In these last years, Marx argued that the Russian obshchina (a form of common ownership of land in rural commune) as such was not a foundation for communism, but if the Russian (bourgeois democratic) revolution was to be complemented by a (proletarian socialist) revolution in Europe which already created the material and subjective preconditions for a new society, then the Russian obshchina could be a ‘fulcrum’ or ‘starting point’ for communism.(e.g., his letter to Vera Zasulich and the 1882 preface to the second Russian edition of the Communist Manifesto).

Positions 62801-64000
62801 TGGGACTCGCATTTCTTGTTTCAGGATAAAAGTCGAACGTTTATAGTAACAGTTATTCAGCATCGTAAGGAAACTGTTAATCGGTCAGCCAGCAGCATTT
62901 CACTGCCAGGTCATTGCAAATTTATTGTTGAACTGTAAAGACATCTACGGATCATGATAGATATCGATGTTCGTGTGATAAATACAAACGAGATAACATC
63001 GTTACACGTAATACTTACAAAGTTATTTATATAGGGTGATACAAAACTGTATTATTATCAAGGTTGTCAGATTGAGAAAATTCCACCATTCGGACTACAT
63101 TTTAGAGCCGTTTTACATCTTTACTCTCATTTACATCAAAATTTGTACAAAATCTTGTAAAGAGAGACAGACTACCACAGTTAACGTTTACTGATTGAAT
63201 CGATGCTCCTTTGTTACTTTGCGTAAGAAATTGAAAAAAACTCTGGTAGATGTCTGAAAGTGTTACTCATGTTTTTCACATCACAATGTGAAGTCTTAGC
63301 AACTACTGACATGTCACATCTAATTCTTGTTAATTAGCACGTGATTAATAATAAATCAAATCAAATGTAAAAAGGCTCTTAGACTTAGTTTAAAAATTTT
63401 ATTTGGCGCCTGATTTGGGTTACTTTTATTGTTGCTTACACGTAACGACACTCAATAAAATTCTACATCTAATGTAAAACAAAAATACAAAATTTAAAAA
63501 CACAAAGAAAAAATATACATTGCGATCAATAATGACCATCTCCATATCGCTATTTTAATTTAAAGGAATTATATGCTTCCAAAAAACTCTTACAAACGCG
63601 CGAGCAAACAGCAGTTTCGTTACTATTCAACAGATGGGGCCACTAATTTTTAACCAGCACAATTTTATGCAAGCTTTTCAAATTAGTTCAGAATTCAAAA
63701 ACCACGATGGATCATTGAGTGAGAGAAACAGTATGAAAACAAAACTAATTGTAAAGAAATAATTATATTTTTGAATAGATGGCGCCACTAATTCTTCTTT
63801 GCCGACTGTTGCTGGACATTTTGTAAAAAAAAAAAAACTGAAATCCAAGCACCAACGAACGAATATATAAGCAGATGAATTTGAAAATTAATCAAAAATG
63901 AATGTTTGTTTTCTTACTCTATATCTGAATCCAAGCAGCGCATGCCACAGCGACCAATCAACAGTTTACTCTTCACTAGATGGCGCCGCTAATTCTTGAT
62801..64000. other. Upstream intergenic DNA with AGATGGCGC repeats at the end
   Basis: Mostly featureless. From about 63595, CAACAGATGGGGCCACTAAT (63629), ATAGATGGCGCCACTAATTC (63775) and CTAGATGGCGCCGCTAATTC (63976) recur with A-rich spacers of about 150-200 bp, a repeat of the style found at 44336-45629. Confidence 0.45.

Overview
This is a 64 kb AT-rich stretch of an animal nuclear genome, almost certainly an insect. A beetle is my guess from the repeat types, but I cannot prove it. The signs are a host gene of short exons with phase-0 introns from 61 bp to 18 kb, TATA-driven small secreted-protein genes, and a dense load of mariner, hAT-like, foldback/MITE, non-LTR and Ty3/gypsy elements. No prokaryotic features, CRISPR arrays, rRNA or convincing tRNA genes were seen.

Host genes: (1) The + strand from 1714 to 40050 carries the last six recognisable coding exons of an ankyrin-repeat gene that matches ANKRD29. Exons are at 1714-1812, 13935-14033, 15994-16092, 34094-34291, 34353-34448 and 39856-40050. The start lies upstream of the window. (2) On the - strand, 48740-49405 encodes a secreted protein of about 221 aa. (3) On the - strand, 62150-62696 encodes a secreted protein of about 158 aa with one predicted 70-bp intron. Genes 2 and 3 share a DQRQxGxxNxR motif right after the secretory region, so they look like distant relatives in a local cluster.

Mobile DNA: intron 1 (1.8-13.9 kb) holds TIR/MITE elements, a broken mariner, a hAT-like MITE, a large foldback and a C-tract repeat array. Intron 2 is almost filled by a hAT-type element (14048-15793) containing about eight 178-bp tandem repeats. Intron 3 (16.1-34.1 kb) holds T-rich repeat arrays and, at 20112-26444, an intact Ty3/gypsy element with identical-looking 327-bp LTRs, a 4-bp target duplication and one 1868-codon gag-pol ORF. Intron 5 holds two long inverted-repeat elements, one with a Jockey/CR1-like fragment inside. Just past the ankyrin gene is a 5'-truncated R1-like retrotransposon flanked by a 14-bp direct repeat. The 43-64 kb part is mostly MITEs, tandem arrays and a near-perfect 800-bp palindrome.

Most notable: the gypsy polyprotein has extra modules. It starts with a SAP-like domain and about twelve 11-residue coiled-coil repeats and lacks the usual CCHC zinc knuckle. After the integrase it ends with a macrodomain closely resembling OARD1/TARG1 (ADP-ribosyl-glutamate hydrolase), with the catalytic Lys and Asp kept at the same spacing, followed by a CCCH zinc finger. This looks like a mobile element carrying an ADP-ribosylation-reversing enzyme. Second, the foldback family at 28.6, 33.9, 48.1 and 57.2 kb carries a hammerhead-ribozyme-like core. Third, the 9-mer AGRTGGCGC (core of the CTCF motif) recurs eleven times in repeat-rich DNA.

This was, however, a false inference that took Marx too far in his view of a variety of conditions for a new society. The actual process of development in Russia contradicted his expectations and allowed capitalism to take hold and develop in Russia to the point where it produced 10 million workers in 1905 (this number was greater than the number of workers in Britain in the 1860s, the most developed capitalist country at the time of the writing of Capital). And it was this vast and more intensively organized workforce in the Russian big factories that produced the Russian revolutions of 1905 and 1917. After all, the democratic and socialist transformation of Russia could not be substituted by the Russian revolutionary intelligentsia (the Narodniks) or by the European socialist workers, it had to be carried out by the Russian working class with its allies, the Russian peasants. This is the principle involved in the fundamental idea from the youth of Marx and Engels that the emancipation of the working class is the project of the working class itself, and this principle cannot be violated, no matter how much variety there is in requisite conditions for a new society. This is especially true in a country as large as Russia.